Statement at the Second Meeting of States Parties to the
Treaty on the Prohibition of Nuclear Weapons
Implementing the gender provisions of the treaty
1 December 2023
For most of the atomic age, it was generally assumed that nuclear weapons had a uniformly indiscriminate impact on all victims exposed to their blast, heat and radiation effects. Recent newer scientific evidence has shown that this is not the case, and that the radiation effects of nuclear weapon detonations are, disproportionately affecting women and girls. This Treaty rightly recognizes this biological reality in its Preamble and calls for the provision of assistance to victims to be provided in a manner that takes into account the particular needs of each individual, whether male or female, adult or child, born or unborn.
It is now known that girls exposed to radiation between birth and the age of five are almost ten times more likely to develop cancer in their lifetime than the typical European male, a commonly used reference point. Such data raise serious concerns that current regulatory frameworks on radiation exposure in use worldwide are inadequately protecting women, children and the unborn to this day, increasing the risk of continued harm from sites contaminated by nuclear weapons
The Holy See notes the need of further study of the factors that cause the disproportionate impact of radiation on women and children, as well as on the intergenerational consequences of radiation exposure, in particular, for further research on the effects of radiation exposure on maternal and fetal health, which can lead to loss of fertility, miscarriages and birth defects, in order to ensure that women exposed to ionizing radiation receive adequate care to preserve their health and the health of their babies.
Without a sound scientific basis, States Parties will find it difficult to effectively implement the positive obligations of the Treaty, including those that specifically concern women and girls. Against this background, my Delegation cannot help but express serious concern about the contents of the Report of the Gender Focal Point and some of the informal briefings convened by the Focal Point during the intersessional period.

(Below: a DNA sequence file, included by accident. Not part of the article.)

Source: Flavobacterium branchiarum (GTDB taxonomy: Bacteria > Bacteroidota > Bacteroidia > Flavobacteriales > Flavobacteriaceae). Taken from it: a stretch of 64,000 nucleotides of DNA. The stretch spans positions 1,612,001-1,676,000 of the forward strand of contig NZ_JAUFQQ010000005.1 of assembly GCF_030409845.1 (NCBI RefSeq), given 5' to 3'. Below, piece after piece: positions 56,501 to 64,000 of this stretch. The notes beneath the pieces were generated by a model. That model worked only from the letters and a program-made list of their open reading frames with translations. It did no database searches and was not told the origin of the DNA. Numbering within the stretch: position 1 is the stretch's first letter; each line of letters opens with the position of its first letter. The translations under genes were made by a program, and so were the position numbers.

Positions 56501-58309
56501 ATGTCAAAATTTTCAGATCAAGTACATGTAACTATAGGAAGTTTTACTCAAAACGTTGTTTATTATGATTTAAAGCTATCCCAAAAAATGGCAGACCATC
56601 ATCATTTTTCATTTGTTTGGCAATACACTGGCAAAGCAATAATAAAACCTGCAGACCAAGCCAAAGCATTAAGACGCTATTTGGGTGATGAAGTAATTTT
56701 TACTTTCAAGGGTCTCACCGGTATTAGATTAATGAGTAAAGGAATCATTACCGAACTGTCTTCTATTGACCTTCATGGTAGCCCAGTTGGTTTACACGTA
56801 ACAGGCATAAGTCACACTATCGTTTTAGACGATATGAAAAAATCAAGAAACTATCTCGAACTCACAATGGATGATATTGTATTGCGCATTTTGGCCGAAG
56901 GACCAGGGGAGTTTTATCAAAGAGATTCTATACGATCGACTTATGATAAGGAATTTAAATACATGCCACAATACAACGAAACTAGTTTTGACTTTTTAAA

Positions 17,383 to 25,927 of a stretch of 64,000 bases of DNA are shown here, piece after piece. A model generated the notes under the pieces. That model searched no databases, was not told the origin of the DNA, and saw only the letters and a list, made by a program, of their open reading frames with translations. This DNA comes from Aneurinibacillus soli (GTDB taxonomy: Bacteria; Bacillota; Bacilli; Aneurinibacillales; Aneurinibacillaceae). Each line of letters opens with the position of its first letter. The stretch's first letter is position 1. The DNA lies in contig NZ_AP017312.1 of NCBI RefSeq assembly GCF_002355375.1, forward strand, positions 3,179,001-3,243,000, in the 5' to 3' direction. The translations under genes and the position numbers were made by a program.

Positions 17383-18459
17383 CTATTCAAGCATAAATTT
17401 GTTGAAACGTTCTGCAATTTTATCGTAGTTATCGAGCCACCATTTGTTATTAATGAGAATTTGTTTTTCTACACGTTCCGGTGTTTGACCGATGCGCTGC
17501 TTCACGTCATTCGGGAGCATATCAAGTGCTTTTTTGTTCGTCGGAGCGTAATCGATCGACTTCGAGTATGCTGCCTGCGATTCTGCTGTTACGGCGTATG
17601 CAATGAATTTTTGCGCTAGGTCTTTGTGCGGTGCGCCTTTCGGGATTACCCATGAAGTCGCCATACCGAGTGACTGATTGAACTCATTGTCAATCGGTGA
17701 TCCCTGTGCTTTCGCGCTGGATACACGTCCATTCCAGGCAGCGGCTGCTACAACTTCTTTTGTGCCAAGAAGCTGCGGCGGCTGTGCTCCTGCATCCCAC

While the Report outlines some of the latest scientific findings on the disproportionate impact of ionizing radiation on women, girls and boys, it also contains highly problematic elements that depart from the original approach of the TPNW. These include undefined language on gender, the use of non-legal terms when referring to victims in the context of assistance, divisive language on medical care and vague reference to a non-negotiated text produced by the United Nations. Therefore, the Holy See cannot support the recommendations contained in the Report.
All references to “gender” found in the Treaty are understood by the Holy See in accordance with the ordinary, generally accepted usage and meaning of the word “gender”, based on the biological identity that is male and female. Attempts by some briefers during the intersessional period to reinterpret this term in a way that fails to recognize the biological basis of gender not only risks prejudicing the implementation of the Treaty but also diverts attention away from the real needs of women and girls who are exposed to radiation from nuclear weapon activities, thereby undermining efforts to assist them.
In light of these serious concerns, the Holy See considers that the inclusion of a Gender Focal Point in the intersessional structure of the Treaty may need to be reconsidered in the future, with the responsibility for guiding the implementation of the provision on “adequately provide age- and gender-sensitive assistance” entrusted to the Co-Chairs of the Informal Working Group on Victim Assistance, Environmental Remediation, International Cooperation and Assistance.
Thank you, Mr. President.
 [For internal reference only: Cf. Mary Olson, “Human consequences of radiation: A gender factor in atomic harm”, in United Nations Office of Disarmament Affairs, “Civil Society and Disarmament 2016: Civil Society Engagement in Disarmament Processes: the Case for a Nuclear Weapons Ban”, 2016, 29-30.]
 See Interpretative statement of the delegation of the Holy See, First Meeting of States Parties to the Treaty on the Prohibition of Nuclear Weapons, 21 July 2022, TPNW/MSP/2022